The first pair fit alright, albeit loosely.  The second pair came to a few inches above my ankles ("city fit" my foot).  The third pair was a size 6 masquerading as a 2.  I decided the first pair would have to do, overly long inseam and baggy rear aside, and it was only $20.  I then wandered the store considering discount scrub brushes (TJ Maxx has great deals on scrub brushes guys) until I realized it was almost noon and my interview was in two hours.

With a little safety-pinning of the hem I was in the car and on my way.  The interview was in Draper, just past Ikea.  Once inside the building and announced, I sat down and stole furtive glances at the employees I could see.  Nose rings.  Threadbare jeans.  Hm...

I interested myself with an oversize encyclopedia of horse breeds where most of the pictures showed horses with alternately majestic and surprised (yes it is possible) looks on their faces.

See?  Nevermind that it's a statue.
I was snickering to myself when my interviewer walked in-- in cargo shorts and a polo.

The interview was easy-- he asked the usual questions about what my strengths are and why I deserve the job and how good my water cooler chatter is and yada yada yada.  And then he offered me the job and asked me to pick a shift, right then and there.  I sat there hemming and hawing before picking a 9-6 shift and agreeing to show up for training on Monday.  He then shook my hand, mentioned that the dress code was very relaxed (thank you Captain Obvious), and showed me the door.

On my drive back home I got to thinking, as Daddy Yankee provided philosophical input.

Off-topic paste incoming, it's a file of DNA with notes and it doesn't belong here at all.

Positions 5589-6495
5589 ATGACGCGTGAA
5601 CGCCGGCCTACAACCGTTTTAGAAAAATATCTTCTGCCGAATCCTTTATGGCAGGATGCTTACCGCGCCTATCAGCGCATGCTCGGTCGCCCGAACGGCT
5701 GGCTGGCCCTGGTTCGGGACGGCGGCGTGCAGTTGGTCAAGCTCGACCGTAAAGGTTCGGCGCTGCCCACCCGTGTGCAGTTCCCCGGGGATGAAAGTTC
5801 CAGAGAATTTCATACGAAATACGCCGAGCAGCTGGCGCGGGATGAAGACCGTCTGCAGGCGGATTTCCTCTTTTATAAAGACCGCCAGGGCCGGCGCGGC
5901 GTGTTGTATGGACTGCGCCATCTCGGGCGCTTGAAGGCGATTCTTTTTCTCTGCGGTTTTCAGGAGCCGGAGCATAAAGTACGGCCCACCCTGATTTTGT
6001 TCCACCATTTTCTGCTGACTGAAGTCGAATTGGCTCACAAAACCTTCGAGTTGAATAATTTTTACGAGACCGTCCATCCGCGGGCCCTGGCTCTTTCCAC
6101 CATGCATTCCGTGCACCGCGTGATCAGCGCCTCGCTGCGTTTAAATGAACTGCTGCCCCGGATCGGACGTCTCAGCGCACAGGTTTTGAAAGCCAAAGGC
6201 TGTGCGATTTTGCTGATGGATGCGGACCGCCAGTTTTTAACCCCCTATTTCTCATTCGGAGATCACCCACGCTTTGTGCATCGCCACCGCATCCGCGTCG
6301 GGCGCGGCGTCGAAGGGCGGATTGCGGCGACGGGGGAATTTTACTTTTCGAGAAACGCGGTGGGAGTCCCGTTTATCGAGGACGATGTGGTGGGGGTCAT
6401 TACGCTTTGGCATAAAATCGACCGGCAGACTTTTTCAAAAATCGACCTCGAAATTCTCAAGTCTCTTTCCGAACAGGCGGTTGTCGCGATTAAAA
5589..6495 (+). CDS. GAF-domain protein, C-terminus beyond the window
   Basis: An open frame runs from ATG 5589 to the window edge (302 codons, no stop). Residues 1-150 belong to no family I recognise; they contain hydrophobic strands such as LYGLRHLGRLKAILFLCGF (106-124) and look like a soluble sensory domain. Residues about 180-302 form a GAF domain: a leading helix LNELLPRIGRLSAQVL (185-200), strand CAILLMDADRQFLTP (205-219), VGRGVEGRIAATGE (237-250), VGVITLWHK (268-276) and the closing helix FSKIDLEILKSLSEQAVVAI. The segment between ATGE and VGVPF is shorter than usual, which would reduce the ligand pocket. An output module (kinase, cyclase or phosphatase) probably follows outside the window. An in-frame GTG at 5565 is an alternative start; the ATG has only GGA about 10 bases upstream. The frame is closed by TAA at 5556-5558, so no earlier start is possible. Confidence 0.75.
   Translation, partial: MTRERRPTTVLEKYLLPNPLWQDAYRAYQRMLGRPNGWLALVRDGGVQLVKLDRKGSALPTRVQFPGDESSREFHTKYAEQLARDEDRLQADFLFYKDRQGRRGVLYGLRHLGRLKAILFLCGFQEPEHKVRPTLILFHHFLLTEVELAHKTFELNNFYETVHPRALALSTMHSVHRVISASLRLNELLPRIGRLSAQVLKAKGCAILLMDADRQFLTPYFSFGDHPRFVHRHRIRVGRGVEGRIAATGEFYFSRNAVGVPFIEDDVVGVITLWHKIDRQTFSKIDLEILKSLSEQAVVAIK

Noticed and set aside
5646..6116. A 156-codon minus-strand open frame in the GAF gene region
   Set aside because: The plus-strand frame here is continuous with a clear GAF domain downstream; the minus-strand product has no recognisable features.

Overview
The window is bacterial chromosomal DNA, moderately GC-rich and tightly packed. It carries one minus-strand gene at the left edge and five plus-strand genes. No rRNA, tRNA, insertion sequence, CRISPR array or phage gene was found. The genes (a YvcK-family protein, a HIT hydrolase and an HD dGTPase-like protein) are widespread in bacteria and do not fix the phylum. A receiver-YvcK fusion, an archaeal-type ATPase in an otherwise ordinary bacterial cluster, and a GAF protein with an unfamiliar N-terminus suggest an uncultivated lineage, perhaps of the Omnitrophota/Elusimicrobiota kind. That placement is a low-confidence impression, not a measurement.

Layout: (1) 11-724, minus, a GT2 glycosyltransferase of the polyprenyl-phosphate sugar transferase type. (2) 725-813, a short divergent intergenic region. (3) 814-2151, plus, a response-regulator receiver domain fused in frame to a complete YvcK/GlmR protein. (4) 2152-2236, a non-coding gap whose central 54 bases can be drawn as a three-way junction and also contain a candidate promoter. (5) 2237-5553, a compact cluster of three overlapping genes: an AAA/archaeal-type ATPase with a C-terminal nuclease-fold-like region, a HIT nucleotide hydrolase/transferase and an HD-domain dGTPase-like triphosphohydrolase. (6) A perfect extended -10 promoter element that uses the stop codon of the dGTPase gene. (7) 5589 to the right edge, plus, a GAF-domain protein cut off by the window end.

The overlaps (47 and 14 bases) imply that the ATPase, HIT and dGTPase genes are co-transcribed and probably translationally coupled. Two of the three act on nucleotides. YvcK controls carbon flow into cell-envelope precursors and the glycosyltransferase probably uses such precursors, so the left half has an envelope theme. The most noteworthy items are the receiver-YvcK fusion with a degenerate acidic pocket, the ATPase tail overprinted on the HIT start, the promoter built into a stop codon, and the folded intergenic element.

"Ok, so it's a full time job at $10 an hour, with benefits after 3 months..."

Na na na na na na na na na na na na na Daddy Yankee!

"But it's all the way up in Draper, that's a lot of gas money.  Plus, to be there at 9am I'd have to leave at like 8:15..."

Rompe rompe rompe!

"We really, really need the money.  And I get weekends off!  And they buy us lunch once a week..."

No escondas todo eso que traes; Yo baby, que es la que hay?

"Ugh but it's 100% on the phone, all the time.  All incoming calls, but still.  I'm so awkward on the phone.  And that headset would give me a headache..."

The way she move ella lo; rompe rompe rompe; break it down; go go go go

"Thanks Mr Yankee, you're a real pal."

So it pays the bills.  And it's a good paycheck.  And Sam and I have decided it's time I weed out the awkward phone bit.  What better way to do it than work in a call center?  I just wish it were a lot closer.  I'm showing up for training on Monday, but in the meantime, I'm praying real hard something better will come up in the next couple of days.  If not, at least I don't have to go hunting for any more dress pants.

PS Our new manager just came to collect our rent and indirectly insulted the painting I did for our kitchen.  Harumph.  Maybe I should take it down.